INDIANAPOLIS (WISH) — Lawmakers are considering a bill to change how people can buy some cars in Indiana.
The Roads and Transportation Committee is set to discuss the bill on Wednesday morning.
House Bill 1592 would stop car manufacturers like Tesla from selling directly to the consumer. The bill would require manufacturers sell through a dealer after selling 1,000 cars in a year or six years after receiving a dealer’s license.
The bill does not name Tesla specifically, but it describes Tesla’s business model of skipping the dealer and selling straight to the customer.
Traditional automakers do not sell straight to consumers. They are required to sell through dealers. Longstanding franchise laws are meant to keep automakers like GM or Ford from competing with their own dealers.
“Dealerships … we have to go lots of regulations. We have to have a service facility, parts facility. We have to have so many parking spots and be able to take care of the consumer,” said Nick Dellen, a third-generation car dealer at Dellen Automotive Family in Greenfield.
Tesla argues because it doesn’t use dealers, the laws don’t apply. This issue has been the center of debate across the country.
Dellen doesn’t think the current situation is fair and hopes House Bill 1592 would level the playing field.
“Everybody should play by the same rules. We’ve all, as dealers, had to play by the same rules that are set forth by the state of Indiana…Tesla shouldn’t be any different,” said Dellen.
Mitch Rolsky owns a Tesla and wants to buy another one in Indiana.
“They can try to make the claim that they’re trying to level the playing field, but the only thing they’re doing is to try to eliminate competition,” said Rolsky.
Dellen argued the bill is not about eliminating competition, but protecting the consumer and dealer jobs.
“It’s not about Tesla. It’s about what Tesla is doing. They found a loophole, which we need to get that loophole closed,” said Dellen. “While Tesla is the name out in front right now, it is about trying to protect the consumer from car companies from India or China just coming in and setting up shop, selling a few cars and then leaving the consumer stranded,” Dellen continued.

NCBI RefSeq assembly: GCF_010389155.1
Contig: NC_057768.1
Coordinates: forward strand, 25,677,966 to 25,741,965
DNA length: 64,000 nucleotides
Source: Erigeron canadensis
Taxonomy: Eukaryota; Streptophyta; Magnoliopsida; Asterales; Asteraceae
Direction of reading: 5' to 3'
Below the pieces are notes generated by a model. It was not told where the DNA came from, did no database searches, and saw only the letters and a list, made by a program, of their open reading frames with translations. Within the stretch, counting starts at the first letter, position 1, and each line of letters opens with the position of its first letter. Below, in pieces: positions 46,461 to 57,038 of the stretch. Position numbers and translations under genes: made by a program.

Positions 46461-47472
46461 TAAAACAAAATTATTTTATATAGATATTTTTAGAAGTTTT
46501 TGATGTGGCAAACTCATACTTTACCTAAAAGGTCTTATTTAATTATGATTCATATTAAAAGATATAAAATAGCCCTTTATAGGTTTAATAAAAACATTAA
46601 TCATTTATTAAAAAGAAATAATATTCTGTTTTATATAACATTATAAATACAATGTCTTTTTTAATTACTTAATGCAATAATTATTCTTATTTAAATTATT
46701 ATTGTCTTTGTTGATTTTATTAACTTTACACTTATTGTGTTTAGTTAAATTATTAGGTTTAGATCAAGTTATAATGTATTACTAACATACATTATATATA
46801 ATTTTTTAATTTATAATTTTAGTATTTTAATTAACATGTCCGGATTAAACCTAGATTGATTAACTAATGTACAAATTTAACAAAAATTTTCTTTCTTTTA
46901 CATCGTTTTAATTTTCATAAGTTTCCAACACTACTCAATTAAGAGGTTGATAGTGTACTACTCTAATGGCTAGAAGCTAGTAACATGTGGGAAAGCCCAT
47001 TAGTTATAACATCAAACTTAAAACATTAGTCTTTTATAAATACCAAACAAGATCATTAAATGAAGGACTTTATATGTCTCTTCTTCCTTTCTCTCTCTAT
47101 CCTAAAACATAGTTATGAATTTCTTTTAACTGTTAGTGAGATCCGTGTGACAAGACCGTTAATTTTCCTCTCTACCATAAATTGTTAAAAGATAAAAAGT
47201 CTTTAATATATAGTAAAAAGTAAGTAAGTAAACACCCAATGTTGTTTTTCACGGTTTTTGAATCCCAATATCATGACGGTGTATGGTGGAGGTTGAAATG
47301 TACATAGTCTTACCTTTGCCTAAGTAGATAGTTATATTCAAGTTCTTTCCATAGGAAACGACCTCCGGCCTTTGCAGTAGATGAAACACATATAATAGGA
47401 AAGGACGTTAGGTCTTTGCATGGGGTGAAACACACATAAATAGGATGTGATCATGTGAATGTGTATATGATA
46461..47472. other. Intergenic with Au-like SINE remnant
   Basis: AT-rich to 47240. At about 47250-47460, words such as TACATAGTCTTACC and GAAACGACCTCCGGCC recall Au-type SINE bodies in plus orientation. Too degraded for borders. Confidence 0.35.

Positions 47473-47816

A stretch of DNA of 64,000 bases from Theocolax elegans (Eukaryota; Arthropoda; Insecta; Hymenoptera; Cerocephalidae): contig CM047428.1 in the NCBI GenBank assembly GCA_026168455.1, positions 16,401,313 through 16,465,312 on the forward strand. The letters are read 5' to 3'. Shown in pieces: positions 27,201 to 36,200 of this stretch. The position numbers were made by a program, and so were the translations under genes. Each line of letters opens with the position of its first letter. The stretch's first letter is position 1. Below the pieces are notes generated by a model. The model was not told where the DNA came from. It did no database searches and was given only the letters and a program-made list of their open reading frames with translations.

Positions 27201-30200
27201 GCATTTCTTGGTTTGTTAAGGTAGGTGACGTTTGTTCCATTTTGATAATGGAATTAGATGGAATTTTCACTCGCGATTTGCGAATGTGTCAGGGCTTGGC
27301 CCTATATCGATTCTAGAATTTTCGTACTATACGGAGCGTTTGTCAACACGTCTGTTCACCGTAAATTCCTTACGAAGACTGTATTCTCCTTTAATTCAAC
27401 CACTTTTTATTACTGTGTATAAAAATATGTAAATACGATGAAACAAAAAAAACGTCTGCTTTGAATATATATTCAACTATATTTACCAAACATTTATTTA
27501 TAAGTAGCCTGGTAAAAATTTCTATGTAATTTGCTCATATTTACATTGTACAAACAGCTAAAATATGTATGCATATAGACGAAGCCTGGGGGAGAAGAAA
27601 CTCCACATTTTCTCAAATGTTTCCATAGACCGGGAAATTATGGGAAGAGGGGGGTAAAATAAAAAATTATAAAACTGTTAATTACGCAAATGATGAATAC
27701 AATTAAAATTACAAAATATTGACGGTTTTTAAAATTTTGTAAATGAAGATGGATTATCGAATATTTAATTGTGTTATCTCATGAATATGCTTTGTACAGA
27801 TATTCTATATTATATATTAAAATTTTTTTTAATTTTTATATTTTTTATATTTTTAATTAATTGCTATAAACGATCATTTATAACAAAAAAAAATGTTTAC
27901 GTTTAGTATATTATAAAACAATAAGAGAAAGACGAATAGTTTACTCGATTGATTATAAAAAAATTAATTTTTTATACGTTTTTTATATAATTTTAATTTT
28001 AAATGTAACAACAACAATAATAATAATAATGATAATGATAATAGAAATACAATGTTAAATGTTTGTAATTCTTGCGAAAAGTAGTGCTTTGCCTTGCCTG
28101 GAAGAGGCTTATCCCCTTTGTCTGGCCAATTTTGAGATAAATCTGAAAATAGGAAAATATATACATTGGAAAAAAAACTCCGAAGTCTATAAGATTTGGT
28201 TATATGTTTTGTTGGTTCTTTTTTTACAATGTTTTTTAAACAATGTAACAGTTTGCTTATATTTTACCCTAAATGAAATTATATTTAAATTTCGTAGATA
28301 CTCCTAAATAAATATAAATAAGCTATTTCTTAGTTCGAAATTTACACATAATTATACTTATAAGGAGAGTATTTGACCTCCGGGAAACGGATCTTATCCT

Tesla owners don’t believe that.
“The fact that they don’t own it is somewhat laughable. Because everyone knows it’s all about the Model 3,” said Rolsky.
Tesla’s Model 3 is a more affordable electric car, starting at $35,000. Hundreds of thousands of people have reserved one. Dellen said the Model 3 makes the timing of House Bill 1592 even more important.
“Normally the people that can afford a [Tesla] are going to have other cars in the garage that they can drive if their Tesla breaks down,” said Dellen, “If you have more of those vehicles out there, there are more possibilities of them breaking down. How are they going to be serviced without a service facility?”
Tesla told 24-Hour News 8 it plans to have a service center open this spring. Currently, if customers have an issue with their car, a service team will come to the customer’s home to fix it.
“Dealers are living in a world and in a time that just doesn’t exist anymore,” said Rolsky.
If Tesla’s business model takes off, and tech giants like Apple or Google make their own cars and adopt similar strategies, dealers worry their industry could become obsolete.
“We have 135 employees, including part-time and full-time. Some of the bigger dealerships in the state have multiple locations, multiple employees. Obviously if there is no dealer network, all those jobs go away. Including all the money that we use to sponsor baseball teams, to give cars away, to not only take care of employees and their families — it goes on and on and on,” said Dellen.
Rolsky said he doesn’t believe the bill is designed to protect consumers.
“It’s clearly more about protecting the manufacturers and the auto dealers and the auto dealer associations,” said Rolsky. “What’s in the best interest of the consumer is to allow for innovative sales models because of the world that we live in,” Rolsky continued.
Tesla gave 24-Hour News 8 the following statement about the bill:
Tesla’s direct sales model is simply a better way to purchase a vehicle, leading to lower costs and a much more customer-friendly buying experience, and we’re confident this is something Hoosiers recognize. This is now the third time industry opponents have attempted to limit consumer choice and challenge our ability to operate in Indiana despite a clear demand among residents for our vehicles. We’re committed to our current and future customers, to creating jobs and to preserving our ability to operate in the state. Let’s prove Indiana is open for business and welcoming of innovation and new technologies.”
Former Indianapolis Mayor Greg Ballard wrote a letter to lawmakers urging them to vote against the bill, saying it would “send the wrong signal to forward-thinking companies looking for a forward-thinking home.” You can read the full letter here.
24-Hour News 8 reached out to the bill’s author, Rep. Ed Soliday, but he was not willing to give an interview.